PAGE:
Not enough is being done to tackle indiscipline in schools, with thousands of teachers being subjected to violent attacks each year, according to a union.
Speaking at the Scottish Labour conference in Dundee on Friday, Jane Peckham, national officer for teachers’ union NASUWT, said action must be taken to better support teachers in classrooms.
The union said there were nearly 6,000 assaults on teachers in schools in Scotland 2016-17, with the figure rising by around 500 in 2017-18.
In its most recent annual survey of its members, NASUWT said 87% believe there is a “widespread problem” in Scottish schools with regard to indiscipline, with 76% believing the issue exists in their own school.
A total of 71% also said they had considered quitting the teaching profession within the last year.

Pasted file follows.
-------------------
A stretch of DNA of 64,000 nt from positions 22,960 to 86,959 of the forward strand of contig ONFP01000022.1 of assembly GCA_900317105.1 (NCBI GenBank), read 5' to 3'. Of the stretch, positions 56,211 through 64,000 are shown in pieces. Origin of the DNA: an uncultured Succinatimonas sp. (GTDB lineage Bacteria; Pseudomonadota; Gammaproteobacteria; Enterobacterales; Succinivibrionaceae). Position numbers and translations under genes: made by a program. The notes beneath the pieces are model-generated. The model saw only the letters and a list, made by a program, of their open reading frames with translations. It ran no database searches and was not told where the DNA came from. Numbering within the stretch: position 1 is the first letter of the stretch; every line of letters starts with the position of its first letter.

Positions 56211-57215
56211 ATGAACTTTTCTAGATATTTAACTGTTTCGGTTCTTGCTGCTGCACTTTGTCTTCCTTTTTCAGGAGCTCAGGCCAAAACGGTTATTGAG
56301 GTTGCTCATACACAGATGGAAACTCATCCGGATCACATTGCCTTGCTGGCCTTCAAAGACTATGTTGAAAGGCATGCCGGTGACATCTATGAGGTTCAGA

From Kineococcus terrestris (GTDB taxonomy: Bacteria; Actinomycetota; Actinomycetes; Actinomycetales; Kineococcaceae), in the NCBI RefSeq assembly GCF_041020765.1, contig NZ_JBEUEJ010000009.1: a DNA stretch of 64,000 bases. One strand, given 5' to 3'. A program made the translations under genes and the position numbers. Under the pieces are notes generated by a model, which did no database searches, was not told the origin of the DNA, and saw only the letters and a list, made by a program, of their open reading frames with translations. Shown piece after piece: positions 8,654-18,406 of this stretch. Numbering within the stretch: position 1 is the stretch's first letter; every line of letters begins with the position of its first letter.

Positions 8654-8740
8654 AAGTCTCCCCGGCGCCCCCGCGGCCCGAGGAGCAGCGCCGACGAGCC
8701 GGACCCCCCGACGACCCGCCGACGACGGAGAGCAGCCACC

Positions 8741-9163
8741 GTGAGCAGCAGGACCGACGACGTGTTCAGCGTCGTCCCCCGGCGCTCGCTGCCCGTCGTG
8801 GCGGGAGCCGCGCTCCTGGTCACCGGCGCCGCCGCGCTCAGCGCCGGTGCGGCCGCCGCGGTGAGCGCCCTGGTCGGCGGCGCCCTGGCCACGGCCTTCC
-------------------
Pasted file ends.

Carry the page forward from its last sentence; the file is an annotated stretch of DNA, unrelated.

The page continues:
Ms Peckham said there was a lack of consistency in behaviour policies across schools.
“Teachers cannot teach and pupils cannot learn in an environment where there is disruption and violence,” Ms Peckham said.
“Diligent, hard-working people are going to work every day to do a job, to educate our young people and every single day they face the threat of assault.
“It’s something that is simply unacceptable and we need to find a way to resolve that issue.
“If we look in addition to that at the stubbornly high level of temporary school exclusions, it could be argued that education in this country is at a crisis because of the level of indiscipline in schools.”
Education Secretary John Swinney said: “No teacher should have to suffer abuse in the workplace and we want all pupils to behave in a respectful manner towards their peers and staff.
“We are investing significantly in various violence reduction preventative approaches with young people across Scotland through schools, stakeholders and local authorities as part of a wider strategy to promote positive relationships and behaviour.”